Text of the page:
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70+ And Not Just Treading Water

May 25, 2024 4 min read 2 Comments

70+ And Not Just Treading Water

Lee Feinswog of the Channel Islands Sharks loads up to shoot in the World Aquatics Masters Championships in Doha. Lee said the Sharks' resolve mixed with skill earned the 70+ team a silver medal. Read on about how these Geezer Jocks turned a luckless week into an inspiring week.


By Ray Glier

You have to look through the opposite end of the viewfinder to see the makeup of a team or, in other words, to see what it has going for it that has nothing to do with skill.

We're talking about intangibles, of course. These things unseen help explain how the Channel Islands Sharks, a 70+ Water Polo team, flew into a cosmos of calamity at The World Aquatics Masters Championships in Doha, Qatar, and still came away with a silver medal.

The squad was put together to win a gold medal.

A trapdoor of injuries and illness opened beneath them. Nobody was waiting on them to to heal. They had to play.

A serious medical issue robbed the 11-man team of a very good player before it ever left home. Then, on the first night in Doha, Jim Yates fainted on a restaurant floor. The same mysterious sickness claimed Bryan Weaver, the founder of masters water polo in the U.S., who was knocked off his feet for several days.

Two matches into the tournament, an appendicitis and emergency surgery claimed the splendid Brazilian swimmer George Sanches.

Larry Krauser, who won the 70+ age group 100-meter race and finished second in the 800, had unexplained pain in his upper arm in the third game and had to go to the hospital for x-rays.

You need seven players for Water Polo. The Sharks finished one match with seven, but alternately had eight or nine, which isn't optimal for a 70+ water polo team. They lost to a team from Dusseldorf, Germany, 11-6, in the gold medal match.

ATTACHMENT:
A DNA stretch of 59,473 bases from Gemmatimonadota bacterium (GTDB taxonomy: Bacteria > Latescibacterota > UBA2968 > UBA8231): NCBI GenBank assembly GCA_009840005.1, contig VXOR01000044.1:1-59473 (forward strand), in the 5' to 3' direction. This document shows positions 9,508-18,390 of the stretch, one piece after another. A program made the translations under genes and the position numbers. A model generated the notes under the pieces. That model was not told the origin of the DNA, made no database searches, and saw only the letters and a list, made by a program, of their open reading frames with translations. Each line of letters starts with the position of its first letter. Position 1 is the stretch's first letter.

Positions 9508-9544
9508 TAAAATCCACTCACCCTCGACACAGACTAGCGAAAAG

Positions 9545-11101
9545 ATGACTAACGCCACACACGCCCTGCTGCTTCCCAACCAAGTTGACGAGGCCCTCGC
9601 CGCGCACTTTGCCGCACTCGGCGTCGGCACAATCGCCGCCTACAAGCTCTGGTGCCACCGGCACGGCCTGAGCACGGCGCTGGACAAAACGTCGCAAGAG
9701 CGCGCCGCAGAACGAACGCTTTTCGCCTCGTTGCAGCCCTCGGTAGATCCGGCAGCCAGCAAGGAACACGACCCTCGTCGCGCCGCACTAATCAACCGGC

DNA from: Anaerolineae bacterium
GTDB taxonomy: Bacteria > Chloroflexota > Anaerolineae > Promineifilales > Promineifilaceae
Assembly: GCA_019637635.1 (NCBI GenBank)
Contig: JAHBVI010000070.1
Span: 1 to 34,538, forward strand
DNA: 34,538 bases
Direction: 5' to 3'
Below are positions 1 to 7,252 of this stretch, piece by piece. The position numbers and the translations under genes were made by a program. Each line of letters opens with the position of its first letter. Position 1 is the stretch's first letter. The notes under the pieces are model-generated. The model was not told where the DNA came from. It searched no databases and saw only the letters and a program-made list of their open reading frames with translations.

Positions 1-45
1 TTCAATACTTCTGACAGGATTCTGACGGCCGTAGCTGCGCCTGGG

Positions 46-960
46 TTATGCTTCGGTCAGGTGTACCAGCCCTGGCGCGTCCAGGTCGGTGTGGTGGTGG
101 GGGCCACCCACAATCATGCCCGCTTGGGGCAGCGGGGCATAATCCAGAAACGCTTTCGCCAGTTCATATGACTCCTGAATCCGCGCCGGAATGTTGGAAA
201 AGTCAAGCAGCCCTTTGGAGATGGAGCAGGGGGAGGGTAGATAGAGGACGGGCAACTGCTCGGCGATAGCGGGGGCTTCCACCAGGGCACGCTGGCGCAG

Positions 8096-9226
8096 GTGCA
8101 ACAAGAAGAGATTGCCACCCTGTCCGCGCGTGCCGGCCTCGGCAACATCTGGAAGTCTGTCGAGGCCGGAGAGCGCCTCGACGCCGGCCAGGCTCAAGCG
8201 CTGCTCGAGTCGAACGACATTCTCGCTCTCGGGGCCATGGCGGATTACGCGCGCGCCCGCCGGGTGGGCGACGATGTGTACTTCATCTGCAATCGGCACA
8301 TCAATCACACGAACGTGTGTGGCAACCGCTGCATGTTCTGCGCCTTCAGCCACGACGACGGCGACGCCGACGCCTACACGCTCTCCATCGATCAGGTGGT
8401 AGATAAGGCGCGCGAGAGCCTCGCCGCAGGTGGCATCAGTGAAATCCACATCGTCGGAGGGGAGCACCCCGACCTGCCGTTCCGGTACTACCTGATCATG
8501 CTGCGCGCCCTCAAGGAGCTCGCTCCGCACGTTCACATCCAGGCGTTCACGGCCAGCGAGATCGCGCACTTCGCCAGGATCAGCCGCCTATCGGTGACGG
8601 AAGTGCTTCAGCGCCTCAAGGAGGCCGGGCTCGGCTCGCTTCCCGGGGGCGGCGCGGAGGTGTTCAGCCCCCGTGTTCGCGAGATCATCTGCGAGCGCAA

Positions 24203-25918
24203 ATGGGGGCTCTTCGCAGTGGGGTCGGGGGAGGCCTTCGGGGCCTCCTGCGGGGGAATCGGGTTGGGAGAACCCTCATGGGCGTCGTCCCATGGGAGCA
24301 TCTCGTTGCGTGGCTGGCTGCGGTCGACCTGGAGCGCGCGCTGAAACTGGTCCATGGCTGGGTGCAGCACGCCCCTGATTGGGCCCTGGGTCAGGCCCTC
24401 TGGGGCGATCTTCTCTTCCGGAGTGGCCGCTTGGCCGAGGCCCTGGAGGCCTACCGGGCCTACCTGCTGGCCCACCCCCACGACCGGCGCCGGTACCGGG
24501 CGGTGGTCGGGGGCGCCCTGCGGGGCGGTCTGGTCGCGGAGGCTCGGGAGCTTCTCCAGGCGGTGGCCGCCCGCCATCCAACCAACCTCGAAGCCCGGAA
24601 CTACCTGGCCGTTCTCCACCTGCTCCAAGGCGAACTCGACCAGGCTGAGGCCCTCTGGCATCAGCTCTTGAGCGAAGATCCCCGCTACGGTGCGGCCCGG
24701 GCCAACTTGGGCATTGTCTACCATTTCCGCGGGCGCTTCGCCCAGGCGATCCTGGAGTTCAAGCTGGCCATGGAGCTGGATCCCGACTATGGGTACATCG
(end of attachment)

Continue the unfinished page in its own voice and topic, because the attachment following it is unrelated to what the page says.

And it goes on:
A physically exhausting sport was mentally exhausting, too. It would have been appropriate to throw this water polo team life jackets.

Instead, it was the poise of age that kept them afloat.

“Obviously, we had a lot of really good water polo players, but it was about everyone keeping their composure,” said Lee Feinswog of Baton Rouge, who happens to be a sportswriter friend of Geezer Jock.

“No matter what happened throughout the tournament, we all showed up every day and there was never any discouraging words, or discontent, no matter what happened.”

This was a put-together team with a lot talent, but with little experience together in the water. Larry Krauser, Jim Yates, Rich Faber, and Feinswog played together in the 2023 Worlds in Japan and got bronze in the 65+ division, but mostly it was guys having to find cohesiveness and trust very quickly.

“It felt like there was a lot of great nonverbal communication in terms of passing and receiving,” Lee said. “And then we rallied a couple of times, which was really cool.”

It helps in water polo, like hockey, to have a standout goalie and the Sharks had that in Faber.